A TRAVELLER IN TIME

PrintE-mail Written by Paul Mount

Based on the acclaimed novel by Alison Uttley, BBC’s A Traveller in Time, a 1978 five-part serial for children, is a textbook example of the Corporation’s famous Reithian mission statement: “inform, educate, entertain.” The serial, the dry, starchy story of a spectacularly-untypical late 1970s teenager apparently swept back to the 16th century where she becomes involved in a plot to rescue the long-imprisoned Mary Queen of Scots scores highly as an educational piece but the jury’s out as to whether a modern audience will find much real entertainment in its glacially-paced story and mannered performances.

Sickly teen Penelope Tavener-Cameron (you can see the audience this was pitched at) – dumpy, frumpy, pudding-basin hair – is recovering from a bout of pneumonia and is dispatched to the countryside to recouperate at Thackers, her aunt and uncle’s Derbyshire country home. During the visit she becomes intrigued by the area’s connection with the Babbington family who resided at Thackers when it was a grander establishment and who had been instrumental in a failed plan to free Queen Mary, imprisoned in the nearby Wingfield Manor. Suddenly – and with no explanation –Penelope finds herself back in the 16th century and involved in the hustle and bustle of the kitchen staff and ultimately with the frills-and-ruffs Babbingtons themselves. Penelope is quickly accepted by the kitchen crew but them upstairs are a bit more suspicious of her motives in appearing from nowhere and ingratiating herself with a family of strangers...

This is a time travel story in more ways than one as it is in itself a product of an era in television production now long gone. Certainly few modern teenagers would have the patience to tolerate its slow-paced narrative and slightly lecturing tone. It can’t help but come across like a history lesson brought to life – not necessarily a bad thing in today’s five-second attention span  culture where anything that happened in even the recent past is “before my time” and therefore not worth consideration. But for those who may have enjoyed the serial in 1978 or who hanker for slightly less manic entertainment there’s genuinely much to enjoy here from atmospheric location filming to gorgeous costumes and sets and enthusiastic, if wordy, performances from a cast led by Sophie (sister of Emma) Thompson, who would go on to bigger and better things. Action fans won’t find much here though; Penelope is never in any danger and the closest we come to any excitement is a ninety-second sequence where she’s briefly looked up on suspicion of being a spy.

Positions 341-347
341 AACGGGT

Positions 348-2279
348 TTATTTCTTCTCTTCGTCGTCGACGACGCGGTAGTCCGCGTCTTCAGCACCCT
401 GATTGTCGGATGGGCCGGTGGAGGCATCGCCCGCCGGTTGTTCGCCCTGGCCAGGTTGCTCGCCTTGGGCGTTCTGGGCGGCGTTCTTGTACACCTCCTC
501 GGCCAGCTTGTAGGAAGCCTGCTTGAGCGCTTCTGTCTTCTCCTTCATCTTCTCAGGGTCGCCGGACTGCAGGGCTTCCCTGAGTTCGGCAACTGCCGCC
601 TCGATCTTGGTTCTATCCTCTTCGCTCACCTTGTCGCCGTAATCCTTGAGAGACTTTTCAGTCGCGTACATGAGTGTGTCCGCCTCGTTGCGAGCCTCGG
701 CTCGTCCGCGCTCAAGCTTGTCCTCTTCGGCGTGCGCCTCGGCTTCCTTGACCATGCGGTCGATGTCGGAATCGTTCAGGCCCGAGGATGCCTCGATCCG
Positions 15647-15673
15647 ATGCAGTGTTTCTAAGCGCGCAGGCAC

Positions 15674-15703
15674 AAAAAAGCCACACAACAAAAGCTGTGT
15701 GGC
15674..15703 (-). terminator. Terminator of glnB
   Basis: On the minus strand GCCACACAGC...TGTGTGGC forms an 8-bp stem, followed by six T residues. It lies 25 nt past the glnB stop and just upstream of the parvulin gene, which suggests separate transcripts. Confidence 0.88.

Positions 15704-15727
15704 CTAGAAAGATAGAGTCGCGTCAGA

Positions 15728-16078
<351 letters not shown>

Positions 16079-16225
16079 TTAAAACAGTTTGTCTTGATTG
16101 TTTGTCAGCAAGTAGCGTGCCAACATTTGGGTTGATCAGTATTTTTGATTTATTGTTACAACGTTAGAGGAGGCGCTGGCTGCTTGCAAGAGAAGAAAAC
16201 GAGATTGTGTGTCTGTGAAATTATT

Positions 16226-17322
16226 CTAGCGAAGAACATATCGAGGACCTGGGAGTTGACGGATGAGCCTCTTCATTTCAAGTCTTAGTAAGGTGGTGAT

A period piece in every sense, A Traveller in Time is guaranteed not to pound your pulse but it’s sweet and inoffensive and in its own way rather enjoyable, if only as a reminder of less frantic TV times. You might even learn something too...

A TRAVELLER IN TIME / CERT: PG / DIRECTOR: DOROTHEA BROOKING / SCREENPLAY: DIANE DEVERE COLE / STARRING: SOPHIE THOMSPON, ELIZABETH BRADLEY, GERALD JAMES, SIMON GIPPS-KENT, MARY MAUDE / RELEASE DATE: NOVEMBER 9TH

 


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